A former industrial town in north Wales isn’t an obvious destination – but Wrexham is having a moment. When actors Ryan Reynolds and Rob McElhenney bought the local football club in 2020, it was a story worthy of Hollywood for the third-oldest football club in the world, dating from 1864.
Wrexham first made its name during the Industrial Revolution for its mining; the industrial-heritage sites are now visitor attractions, independent businesses are reviving closed-down shops and match days draw new-found fans from across the pond.
Wrexham was granted city status in 2022 as part of the Queen’s Platinum Jubilee City Status competition. The new Football Museum for Wales is coming to the former Wrexham Museum (now closed) in 2026 and, having narrowly lost out to Bradford to host the UK City of Culture 2025, Wrexham is bidding for City of Culture 2029.
More imminently, the Christmas market and festival runs until 28 December and the panto Snow White and the Seven Dwarfs is on at the Stiwt Theatre until 31 December. For more, see thisiswrexham.co.uk.
Getting there and around
The main station is Wrexham General, with connections to Merseyside, Birmingham and Cardiff via Transport for Wales (tfw.wales).
The city centre is very walkable, but a car is essential to explore the wider countryside. Parking at city-centre Ty Pawb costs £3 a day, and is free at council-run car parks after 11am.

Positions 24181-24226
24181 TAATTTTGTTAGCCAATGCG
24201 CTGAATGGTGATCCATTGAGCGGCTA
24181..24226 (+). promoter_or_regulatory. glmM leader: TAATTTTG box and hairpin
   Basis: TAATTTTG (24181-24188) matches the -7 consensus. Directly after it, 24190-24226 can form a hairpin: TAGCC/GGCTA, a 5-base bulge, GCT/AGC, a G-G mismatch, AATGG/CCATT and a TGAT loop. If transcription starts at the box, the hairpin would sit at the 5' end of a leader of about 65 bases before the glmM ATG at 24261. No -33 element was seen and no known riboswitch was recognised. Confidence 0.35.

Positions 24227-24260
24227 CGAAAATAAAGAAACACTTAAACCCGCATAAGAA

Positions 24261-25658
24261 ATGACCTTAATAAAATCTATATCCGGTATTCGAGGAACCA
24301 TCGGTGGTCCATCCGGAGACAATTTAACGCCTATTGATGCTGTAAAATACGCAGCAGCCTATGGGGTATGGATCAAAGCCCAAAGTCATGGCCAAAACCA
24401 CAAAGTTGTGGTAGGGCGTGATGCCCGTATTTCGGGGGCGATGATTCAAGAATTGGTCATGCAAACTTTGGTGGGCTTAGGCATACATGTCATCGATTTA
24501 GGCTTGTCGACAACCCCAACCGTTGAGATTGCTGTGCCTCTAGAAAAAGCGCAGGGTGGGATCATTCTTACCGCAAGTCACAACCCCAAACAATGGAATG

There are services from Wrexham bus station to places such as Trevor for the Pontcysyllte Aqueduct and Llangollen.
Drop your bags
Accommodation is at a premium in Wrexham, although new openings are mooted. The Lemon Tree is an independent, three-star restaurant with rooms, located close to main attractions — book ahead for match-day stays. The comfortable rooms and cooked breakfast will set you up for the day (try the miner’s eggs Benedict with black pudding), while the restaurant serves dinners and Sunday roasts. Doubles from £95 B&B, including breakfast (thelemontree.org.uk).
Heading out of town, the border-spanning road to Chester boasts a couple of country-house hotels set in grounds, notably The Grosvenor Pulford Hotel with its stylish Palm Court dining area and popular spa. Doubles from £120, including breakfast (grosvenorpulfordhotel.co.uk).
Browse the shops
The Victorian arcades are again buzzing, with places like Abode Above for bric-a-brac and the traditional butter and butchers’ markets undergoing transformation. Ty Pawb, the “People’s Market” (closed Sunday), is a multi-function collection of cafés, live events and quirky independents.
Look out for Welsh-language gifts at Siop Siwan, House of Retro for nostalgic computer games and ReVibed for second-hand vinyl.
Bank Street Social is a friendly coffee and craft ale shop with frothy cortados, toasties and local ales from Polly’s Brew Co (closed Sundays, bankstreetsocial.co.uk). The same passageway houses historic Marubbi’s, Wrexham’s oldest café and a former temperance bar.
Locals love Lot 11, a friendly (dog-friendly) café with hearty hot lunches, afternoon teas and cakes (lot11cafe.co.uk).